4
Uncertainty in Risk-Based Methodologies

From the preceding chapter it should be apparent that a major concern with using risk-based methodologies for hazardous waste cleanup is the uncertainty associated with the risk assessment and risk management processes. Adherence to resource conservation, on the other hand, involves less uncertainty, because, ultimately, contamination is not left in place (although there may be episodic uncertainties regarding the effectiveness of source removal actions). This chapter explores the types of uncertainty encountered during risk assessment, including those associated with sources, pathways, and receptors. A case study illustrates the trade-offs of doing an uncertainty analysis versus using conservative cleanup goals. The chapter closes with an examination of the uncertainties associated with remedial options, including both technical and non-technical solutions.

Uncertainty in Risk Assessment

Uncertainty in risk assessment can be dealt with in one of three ways: (1) using conservative cleanup goals, (2) conducting extensive long-term monitoring to reduce uncertainty, or (3) conducting a quantitative analysis of the uncertainty in the risk assessment. An analysis of existing risk-based approaches indicates that most do not adequately address uncertainty (ASTM, 1995, 1998; CA SWRCB, 1997). Decision-makers may recognize uncertainty in risk analysis, but there has been little agreement on how that uncertainty should be incorporated into the risk management process. Almost all risk-based approaches have traditionally relied on the use of conservative assumptions and cleanup goals to account for uncertainty. For example, an "upper-bound" point estimate of risk is often specified. This approach, unfortunately, does not convey the degree of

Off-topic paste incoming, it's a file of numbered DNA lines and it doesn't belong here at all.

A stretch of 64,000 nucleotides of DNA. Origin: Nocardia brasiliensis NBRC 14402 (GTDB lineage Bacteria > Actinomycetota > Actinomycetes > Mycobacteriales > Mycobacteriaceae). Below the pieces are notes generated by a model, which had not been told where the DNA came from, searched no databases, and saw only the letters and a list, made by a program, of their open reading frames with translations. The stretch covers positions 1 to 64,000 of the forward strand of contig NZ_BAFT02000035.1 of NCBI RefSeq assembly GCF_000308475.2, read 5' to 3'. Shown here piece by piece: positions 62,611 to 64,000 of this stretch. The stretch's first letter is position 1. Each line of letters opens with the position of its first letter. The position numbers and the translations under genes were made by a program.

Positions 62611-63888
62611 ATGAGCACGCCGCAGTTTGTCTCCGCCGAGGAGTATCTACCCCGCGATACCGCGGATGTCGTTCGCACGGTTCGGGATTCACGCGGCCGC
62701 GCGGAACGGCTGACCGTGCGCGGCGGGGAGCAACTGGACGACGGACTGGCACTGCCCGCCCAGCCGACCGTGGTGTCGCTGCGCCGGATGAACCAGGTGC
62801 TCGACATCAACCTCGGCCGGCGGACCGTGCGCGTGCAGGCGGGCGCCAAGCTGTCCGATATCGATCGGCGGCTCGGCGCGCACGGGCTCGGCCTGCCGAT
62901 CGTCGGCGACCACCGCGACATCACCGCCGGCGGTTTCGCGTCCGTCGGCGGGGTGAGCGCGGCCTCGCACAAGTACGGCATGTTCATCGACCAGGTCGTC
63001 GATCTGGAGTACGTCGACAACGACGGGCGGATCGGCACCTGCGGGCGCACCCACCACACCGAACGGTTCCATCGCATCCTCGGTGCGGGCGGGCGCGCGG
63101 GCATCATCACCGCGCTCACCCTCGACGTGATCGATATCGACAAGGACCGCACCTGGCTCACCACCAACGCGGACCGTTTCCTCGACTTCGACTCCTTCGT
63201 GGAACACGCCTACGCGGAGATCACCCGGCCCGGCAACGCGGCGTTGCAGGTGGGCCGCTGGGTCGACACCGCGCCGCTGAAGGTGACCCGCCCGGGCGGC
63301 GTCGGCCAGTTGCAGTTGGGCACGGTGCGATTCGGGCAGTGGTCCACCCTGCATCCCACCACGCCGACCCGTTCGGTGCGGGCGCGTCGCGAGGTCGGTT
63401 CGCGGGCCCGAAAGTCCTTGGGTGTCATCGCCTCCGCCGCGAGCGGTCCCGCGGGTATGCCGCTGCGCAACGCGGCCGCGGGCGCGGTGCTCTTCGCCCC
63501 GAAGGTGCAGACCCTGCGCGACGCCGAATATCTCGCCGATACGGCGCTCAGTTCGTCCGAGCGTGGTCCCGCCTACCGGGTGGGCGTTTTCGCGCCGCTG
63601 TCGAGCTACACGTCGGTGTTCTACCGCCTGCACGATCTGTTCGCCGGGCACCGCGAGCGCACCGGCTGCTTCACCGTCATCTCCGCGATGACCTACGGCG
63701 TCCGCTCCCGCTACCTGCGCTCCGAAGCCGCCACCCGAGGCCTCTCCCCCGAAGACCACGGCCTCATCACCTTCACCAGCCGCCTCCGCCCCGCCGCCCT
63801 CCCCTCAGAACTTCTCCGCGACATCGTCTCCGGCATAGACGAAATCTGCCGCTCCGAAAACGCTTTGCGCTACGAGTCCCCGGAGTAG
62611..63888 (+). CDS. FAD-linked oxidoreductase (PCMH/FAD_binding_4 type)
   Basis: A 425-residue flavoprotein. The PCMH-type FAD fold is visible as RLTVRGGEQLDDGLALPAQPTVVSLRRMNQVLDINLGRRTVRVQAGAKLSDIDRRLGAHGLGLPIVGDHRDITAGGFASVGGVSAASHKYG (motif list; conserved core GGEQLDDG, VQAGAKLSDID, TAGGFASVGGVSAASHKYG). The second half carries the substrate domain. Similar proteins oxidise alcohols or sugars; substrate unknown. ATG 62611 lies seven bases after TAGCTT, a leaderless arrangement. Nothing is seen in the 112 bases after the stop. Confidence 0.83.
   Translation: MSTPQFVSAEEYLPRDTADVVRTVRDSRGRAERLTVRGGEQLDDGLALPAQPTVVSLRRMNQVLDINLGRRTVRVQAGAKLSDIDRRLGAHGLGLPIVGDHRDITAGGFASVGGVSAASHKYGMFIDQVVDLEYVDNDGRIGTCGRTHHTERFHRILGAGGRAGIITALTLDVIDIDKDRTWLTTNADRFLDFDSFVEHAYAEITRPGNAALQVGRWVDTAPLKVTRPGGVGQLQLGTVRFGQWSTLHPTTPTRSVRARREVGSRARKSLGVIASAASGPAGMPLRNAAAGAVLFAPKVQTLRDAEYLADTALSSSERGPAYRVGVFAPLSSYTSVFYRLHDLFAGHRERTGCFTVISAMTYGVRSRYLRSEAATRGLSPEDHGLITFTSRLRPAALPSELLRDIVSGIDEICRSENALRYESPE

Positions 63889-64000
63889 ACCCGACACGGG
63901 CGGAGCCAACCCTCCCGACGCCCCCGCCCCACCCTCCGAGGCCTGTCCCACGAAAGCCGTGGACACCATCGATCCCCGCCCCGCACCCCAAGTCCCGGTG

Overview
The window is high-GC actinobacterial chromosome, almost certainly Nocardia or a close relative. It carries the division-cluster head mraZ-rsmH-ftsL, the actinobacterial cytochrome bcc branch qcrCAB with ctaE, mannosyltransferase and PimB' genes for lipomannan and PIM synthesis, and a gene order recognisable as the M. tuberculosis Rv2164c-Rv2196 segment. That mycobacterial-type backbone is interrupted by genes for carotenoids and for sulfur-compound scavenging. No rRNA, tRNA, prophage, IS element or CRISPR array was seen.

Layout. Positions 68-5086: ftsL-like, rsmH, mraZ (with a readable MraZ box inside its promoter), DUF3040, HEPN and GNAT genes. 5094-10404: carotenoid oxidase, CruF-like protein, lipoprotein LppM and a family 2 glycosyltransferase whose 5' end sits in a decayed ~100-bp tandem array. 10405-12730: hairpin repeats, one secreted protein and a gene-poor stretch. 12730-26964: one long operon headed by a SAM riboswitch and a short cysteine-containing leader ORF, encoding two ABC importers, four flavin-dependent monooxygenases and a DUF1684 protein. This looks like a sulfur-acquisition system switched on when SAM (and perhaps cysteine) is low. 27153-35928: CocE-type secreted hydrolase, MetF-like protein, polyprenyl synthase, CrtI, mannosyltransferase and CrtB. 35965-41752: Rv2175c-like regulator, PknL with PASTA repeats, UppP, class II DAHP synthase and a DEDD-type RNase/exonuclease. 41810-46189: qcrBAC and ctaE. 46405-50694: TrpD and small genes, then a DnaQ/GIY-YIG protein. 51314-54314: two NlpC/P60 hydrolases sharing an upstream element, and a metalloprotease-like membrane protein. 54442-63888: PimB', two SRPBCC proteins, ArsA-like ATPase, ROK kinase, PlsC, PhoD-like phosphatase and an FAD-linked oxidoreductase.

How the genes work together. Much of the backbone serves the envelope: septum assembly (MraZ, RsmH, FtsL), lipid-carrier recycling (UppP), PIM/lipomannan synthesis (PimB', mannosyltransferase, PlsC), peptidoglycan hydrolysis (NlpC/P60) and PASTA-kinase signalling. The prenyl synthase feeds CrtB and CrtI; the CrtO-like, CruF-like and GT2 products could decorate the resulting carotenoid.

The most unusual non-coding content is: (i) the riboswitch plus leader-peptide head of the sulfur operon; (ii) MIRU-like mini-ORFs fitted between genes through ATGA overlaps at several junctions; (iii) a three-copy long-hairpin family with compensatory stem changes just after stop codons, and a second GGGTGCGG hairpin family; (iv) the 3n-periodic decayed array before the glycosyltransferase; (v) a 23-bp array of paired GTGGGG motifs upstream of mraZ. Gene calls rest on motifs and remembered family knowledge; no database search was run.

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--> 4 Uncertainty in Risk-Based Methodologies From the preceding chapter it should be apparent that a major concern with using risk-based methodologies for hazardous waste cleanup is the uncertainty associated with the risk assessment and risk management processes. Adherence to resource conservation, on the other hand, involves less uncertainty, because, ultimately, contamination is not left in place (although there may be episodic uncertainties regarding the effectiveness of source removal actions). This chapter explores the types of uncertainty encountered during risk assessment, including those associated with sources, pathways, and receptors. A case study illustrates the trade-offs of doing an uncertainty analysis versus using conservative cleanup goals. The chapter closes with an examination of the uncertainties associated with remedial options, including both technical and non-technical solutions. Uncertainty in Risk Assessment Uncertainty in risk assessment can be dealt with in one of three ways: (1) using conservative cleanup goals, (2) conducting extensive long-term monitoring to reduce uncertainty, or (3) conducting a quantitative analysis of the uncertainty in the risk assessment. An analysis of existing risk-based approaches indicates that most do not adequately address uncertainty (ASTM, 1995, 1998; CA SWRCB, 1997). Decision-makers may recognize uncertainty in risk analysis, but there has been little agreement on how that uncertainty should be incorporated into the risk management process. Almost all risk-based approaches have traditionally relied on the use of conservative assumptions and cleanup goals to account for uncertainty. For example, an "upper-bound" point estimate of risk is often specified. This approach, unfortunately, does not convey the degree of